Spool vs reel – for native English speakers (or very advanced non-natives) Does anyone know the difference between a spool and a reel? I got the impression they were synonyms, but in cave-diving, for instance, they are not quite the same (I discovered this through Google - I don’t know anything about cave-diving). Thanks for your help!
Sep 2, 2018 11:47 AM
Answers · 15
In Britain it is common to refer to a 'reel of cotton' when speaking of a spool of sewing thread. I have many sewing friends who use this expression.
September 2, 2018
Hi Mikkel, just of the top of my head... A spool simply holds a line (thread/cord/rope/cable/etc). You take the line from the spool. A reel is for gathering line, and usually works with some kind of winding mechanism. I checked image searches for both words, and reel tends to refer to fishing, film or audio tape. That's a general start - does anyone else have anything to add?
September 2, 2018
This is a very interesting question. The best answer I can give is that they are used in colocations, and we have customary or traditional choices that are used in different contexts. I am going to give some examples off the top of my head. I am not going to try to reverse-engineer the reasons why we use the words we use. We speak of "a spool of thread," never a "reel." The device for winding up fishing line is always a "fishing reel," never a "spool." Camera film for a still camera--a meter or two of film, wound into a cylinder that is longer than it is wide--is "a spool of film," never a reel. Movie film, hundreds of feet long, is wound on a large, flat, circular "reel." To the best of my recollection, the film can be "wound on a reel" or "spooled on a reel," but even though the verb "spooled" can be used, the holder is a "reel." Old-fashioned magnetic recording tape also is wound on a "reel," and the old-fashioned machines are called "reel-to-reel tape recorders." Here is one special case. The thread for a sewing machine comes on a spool, but before it can be used, some of it has to be wound onto a very small reel which is always called a "bobbin." As far as I know, it is always called a "bobbin," and the word "bobbin" is not used for anything else. Another word, "coil," refers to rope, hose, cable, or wire, that has been wound into a circular shape with many turns. Using wire as the example, we can say that the wire has been coiled. The coil can be freestanding, or it can be wound around some kind of central holder. That holder can be called a spool, reel, or core. "Coil" can also mean the combination of a spool together with the coil of wire that is wound around it. P.S. The operation of bringing an airplane jet engine up to full takeoff speed is called "spooling it up."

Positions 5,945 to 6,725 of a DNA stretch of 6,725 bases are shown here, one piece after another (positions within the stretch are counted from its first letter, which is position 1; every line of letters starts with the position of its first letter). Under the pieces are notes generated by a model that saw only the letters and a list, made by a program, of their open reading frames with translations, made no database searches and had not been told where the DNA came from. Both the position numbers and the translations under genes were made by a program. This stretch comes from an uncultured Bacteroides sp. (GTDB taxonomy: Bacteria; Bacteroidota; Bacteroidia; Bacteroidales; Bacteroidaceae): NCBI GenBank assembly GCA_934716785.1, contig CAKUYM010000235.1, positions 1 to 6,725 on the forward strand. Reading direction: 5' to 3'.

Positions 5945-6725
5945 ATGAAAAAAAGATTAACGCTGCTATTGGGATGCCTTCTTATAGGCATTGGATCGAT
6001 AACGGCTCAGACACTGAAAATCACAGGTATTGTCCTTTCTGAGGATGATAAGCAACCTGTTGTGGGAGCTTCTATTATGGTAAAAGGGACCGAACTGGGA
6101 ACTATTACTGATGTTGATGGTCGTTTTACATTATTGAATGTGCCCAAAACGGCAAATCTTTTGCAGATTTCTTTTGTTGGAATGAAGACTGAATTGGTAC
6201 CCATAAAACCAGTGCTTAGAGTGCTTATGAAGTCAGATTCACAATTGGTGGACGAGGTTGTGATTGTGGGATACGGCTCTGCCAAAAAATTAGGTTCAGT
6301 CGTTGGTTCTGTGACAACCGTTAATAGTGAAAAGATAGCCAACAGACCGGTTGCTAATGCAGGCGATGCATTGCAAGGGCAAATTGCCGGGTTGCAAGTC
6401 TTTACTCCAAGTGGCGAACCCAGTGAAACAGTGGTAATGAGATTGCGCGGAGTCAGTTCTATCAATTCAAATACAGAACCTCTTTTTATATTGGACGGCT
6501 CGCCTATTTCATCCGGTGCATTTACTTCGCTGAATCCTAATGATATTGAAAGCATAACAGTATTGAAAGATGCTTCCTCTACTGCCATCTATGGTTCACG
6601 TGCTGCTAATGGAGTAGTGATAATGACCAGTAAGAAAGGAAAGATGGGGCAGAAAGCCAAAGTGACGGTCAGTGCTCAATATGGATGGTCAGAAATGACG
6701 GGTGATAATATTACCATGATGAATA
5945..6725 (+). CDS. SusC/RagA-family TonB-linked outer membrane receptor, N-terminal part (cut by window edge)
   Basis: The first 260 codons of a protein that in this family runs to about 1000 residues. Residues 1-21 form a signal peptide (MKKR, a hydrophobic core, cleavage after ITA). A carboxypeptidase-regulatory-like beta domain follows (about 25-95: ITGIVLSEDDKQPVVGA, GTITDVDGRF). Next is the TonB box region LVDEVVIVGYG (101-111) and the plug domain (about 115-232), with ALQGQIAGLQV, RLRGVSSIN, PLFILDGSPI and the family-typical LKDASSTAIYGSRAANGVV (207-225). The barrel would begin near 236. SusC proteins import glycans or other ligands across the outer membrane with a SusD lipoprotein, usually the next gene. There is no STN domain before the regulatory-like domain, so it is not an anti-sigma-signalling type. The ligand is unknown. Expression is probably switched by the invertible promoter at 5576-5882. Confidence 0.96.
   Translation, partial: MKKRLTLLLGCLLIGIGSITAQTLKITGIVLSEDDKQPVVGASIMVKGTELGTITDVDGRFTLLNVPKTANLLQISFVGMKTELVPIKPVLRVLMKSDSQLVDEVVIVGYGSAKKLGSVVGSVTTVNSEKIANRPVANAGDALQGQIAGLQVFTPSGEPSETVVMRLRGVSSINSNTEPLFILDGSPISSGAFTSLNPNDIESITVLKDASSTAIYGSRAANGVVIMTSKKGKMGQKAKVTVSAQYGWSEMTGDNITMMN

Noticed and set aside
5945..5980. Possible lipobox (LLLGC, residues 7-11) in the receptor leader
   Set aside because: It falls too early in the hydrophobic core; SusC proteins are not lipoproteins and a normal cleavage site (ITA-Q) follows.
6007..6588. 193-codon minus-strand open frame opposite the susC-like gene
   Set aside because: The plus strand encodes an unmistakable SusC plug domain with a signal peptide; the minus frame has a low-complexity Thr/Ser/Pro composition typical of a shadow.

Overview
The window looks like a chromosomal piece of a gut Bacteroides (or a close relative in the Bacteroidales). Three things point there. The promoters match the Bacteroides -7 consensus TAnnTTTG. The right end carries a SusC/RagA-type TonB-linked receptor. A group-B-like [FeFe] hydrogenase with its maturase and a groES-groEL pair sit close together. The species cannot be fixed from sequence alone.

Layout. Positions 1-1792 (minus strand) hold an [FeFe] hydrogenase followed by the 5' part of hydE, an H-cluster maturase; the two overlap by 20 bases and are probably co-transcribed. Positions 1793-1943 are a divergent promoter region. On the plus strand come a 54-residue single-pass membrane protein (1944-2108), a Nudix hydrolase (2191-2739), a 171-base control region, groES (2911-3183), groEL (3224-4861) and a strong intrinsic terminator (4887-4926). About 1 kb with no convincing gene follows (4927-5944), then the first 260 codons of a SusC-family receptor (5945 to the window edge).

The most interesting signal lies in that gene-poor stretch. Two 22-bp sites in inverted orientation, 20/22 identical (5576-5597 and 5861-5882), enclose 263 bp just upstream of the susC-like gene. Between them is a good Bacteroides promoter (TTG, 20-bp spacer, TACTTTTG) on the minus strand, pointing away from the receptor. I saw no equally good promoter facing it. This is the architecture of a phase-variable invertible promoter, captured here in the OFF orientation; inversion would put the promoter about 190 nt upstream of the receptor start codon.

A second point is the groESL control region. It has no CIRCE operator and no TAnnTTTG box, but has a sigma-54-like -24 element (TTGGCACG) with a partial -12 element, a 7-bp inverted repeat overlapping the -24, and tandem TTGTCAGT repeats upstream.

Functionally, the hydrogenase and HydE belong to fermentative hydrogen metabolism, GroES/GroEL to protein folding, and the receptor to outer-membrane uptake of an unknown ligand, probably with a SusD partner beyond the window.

September 2, 2018
Hello Mikkel. I would say that spool and reel are sometimes referred to synonymously. However, I would define the difference as being - A reel refers to the material/object; for example cotton, cord, wire, hosepipe etc. being rolled around something, the spool. The spool could be just a simple stick/twig or a more sophisticated design for a particular purpose. A common example would be fishing with a rod and line. You cast out the line, then, using the spool rewind (reel in) the line. Probably within the context of cave diving this would be a safety line which can be rolled/reeled out and then rolled/reeled back again. I hope this id useful to you.
September 2, 2018
To me, they are sometimes synonyms, although slightly different. A spool is usually wider than a reel. e.g. you have (had?) a reel of film, and a spool of cotton. Therefore, on a reel you usually have a single turn per layer, whereas a spool has many parallel turns per layer. Although - from memory, electrical cable comes on reels, not spools, so there are probably exceptions!
September 2, 2018
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